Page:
Bulletproof Coffee is a mixture of quality coffee, butter and coconut oil extract which Asprey claims gives the body and brain a fast energy boost. Supposedly the latest addition to the Bulletproof family works in a similar way. FATWater contains nanoparticles of fats known as medium chain triglycerides (MCTs) which are extracted from the centre of coconuts.
The concentrated gel is sweetened with fruit extracts and artificial sweeteners xylitol and stevia and marketed as Bulletproof XCT Oil. When added to water the concentrate disperses and turns the liquid cloudy. Alternatively you can buy FATWater as a ready-mixed drink.
FATWater is being offered as a healthy alternative to the sugar-laden energy drinks on the market on the premise that the added fat, rather than sugar, gives the required burst of energy and hydration.
Asprey says FATwater is more hydrating than plain water because the nanoparticles of fat “bring the water into the cells more effectively.” He told TIME: “Drink a glass of water, and some of it will absorb and some of it won’t. But when your body sees that fat, it says, ‘Oh, come on in, this is pure energy.’ It brings the water in with the fat.”
Marie-Pierre St-Onge, PhD, assistant professor in the department of medicine at Columbia University’s Institute of Human Nutrition and a researcher of MCTs, confirmed that medium chain triglycerides are digested differently from other fats. They are burned off immediately rather than being stored in fatty tissue to be used for energy later on.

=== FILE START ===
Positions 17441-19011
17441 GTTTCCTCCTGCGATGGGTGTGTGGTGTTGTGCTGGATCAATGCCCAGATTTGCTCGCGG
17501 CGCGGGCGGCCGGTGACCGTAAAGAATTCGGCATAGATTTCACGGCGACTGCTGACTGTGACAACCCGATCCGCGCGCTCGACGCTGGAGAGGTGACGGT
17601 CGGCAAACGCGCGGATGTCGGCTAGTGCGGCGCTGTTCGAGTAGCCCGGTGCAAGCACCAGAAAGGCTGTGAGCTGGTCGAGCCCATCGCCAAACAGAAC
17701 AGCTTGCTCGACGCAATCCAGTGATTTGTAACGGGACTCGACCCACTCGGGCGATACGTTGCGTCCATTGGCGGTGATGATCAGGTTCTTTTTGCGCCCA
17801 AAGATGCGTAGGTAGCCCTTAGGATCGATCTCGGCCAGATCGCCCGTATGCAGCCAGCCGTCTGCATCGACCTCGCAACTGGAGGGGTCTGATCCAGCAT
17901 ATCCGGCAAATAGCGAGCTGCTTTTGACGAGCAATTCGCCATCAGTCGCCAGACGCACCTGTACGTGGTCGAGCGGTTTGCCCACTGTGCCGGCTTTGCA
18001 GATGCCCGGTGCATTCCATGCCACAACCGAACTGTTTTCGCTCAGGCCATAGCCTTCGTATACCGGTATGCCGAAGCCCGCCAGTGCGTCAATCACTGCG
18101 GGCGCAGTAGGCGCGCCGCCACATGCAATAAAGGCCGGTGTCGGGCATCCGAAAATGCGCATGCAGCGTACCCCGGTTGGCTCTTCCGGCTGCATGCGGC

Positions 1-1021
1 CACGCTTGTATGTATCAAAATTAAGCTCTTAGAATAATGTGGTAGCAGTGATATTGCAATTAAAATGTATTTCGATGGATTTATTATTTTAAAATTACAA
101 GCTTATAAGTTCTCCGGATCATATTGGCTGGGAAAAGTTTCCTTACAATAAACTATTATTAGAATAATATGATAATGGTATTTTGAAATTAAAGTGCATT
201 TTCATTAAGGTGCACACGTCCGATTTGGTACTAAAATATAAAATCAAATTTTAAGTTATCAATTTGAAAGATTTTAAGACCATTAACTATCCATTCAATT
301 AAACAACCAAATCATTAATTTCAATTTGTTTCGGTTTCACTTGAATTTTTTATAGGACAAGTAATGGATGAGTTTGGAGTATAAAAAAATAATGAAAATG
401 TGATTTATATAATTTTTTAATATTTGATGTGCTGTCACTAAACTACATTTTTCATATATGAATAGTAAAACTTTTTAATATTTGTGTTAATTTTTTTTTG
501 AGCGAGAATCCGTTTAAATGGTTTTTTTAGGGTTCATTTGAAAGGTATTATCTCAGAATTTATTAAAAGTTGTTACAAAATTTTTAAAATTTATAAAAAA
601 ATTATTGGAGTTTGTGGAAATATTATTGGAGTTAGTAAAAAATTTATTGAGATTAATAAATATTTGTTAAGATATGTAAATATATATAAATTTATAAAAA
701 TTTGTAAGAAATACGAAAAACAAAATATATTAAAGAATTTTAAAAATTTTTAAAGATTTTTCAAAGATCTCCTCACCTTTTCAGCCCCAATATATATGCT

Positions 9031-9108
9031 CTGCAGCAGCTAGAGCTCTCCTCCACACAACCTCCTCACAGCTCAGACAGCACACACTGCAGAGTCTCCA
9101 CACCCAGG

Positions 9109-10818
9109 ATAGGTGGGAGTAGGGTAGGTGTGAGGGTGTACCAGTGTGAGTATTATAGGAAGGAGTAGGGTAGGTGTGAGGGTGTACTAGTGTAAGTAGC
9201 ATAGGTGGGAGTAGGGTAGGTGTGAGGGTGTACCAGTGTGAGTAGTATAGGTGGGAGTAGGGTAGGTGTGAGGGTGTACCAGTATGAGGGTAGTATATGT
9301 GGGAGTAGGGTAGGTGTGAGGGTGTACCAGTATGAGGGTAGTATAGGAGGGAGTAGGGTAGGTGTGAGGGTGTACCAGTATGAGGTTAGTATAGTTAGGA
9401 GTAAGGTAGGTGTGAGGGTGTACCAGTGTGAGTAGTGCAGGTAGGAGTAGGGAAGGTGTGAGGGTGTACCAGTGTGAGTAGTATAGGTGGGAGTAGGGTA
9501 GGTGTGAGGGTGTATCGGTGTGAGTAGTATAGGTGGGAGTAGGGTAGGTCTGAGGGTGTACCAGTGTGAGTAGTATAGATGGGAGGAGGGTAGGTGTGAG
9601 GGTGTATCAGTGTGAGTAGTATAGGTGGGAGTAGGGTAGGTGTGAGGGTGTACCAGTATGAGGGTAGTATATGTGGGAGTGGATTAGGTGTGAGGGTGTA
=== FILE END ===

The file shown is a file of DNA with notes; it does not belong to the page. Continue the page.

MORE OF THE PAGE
“It’s actually the opposite [to giving you energy],” St-Onge told TIME. “You don’t have the energy — you’re not storing it — so you’re burning it. It’s not useful energy.”
But can anything really be more hydrating than pure water? Are we being conned into spending money on water when we’re fortunate enough to have a seemingly unlimited supply of the stuff pouring out of our taps?
Possibly, suggests nutritionist Zoë Harcombe. "It's true that fat-soluble vitamins need fat for absorption. But I'm unaware of any evidence suggesting water is better absorbed with fat. You're better off, in terms of pennies and health, drinking ordinary water to rehydrate," she told the Daily Mail.
"Previous research looked at whether coconut water — not oil — is actually helpful for rehydration and it is, but no more than water and it's not the oil they are talking about," said Aloysa Hourigan, senior nutritionist for Nutrition Australia Queensland. "I think there are a few misconceptions in terms of what [Bulletproof] are talking about and I don't think there is any research that would support their claims."
Despite nutritionists dismissing FATWater as a fad it seems the general public is keen to make its own mind up. So much so that the product is sold out on the Bulletproof website. Luckily we have a plentiful water supply here in the U.K. to keep us hydrated, so maybe we should just stick to that.
FATwater Concentrate 15 Millilitre Pack (containing 16 sachets available in Unflavoured, Berry, Orange, Lemon and Variety) costs £19; delivery to the U.K. costs £29 for the first two items and £4 for each additional item.
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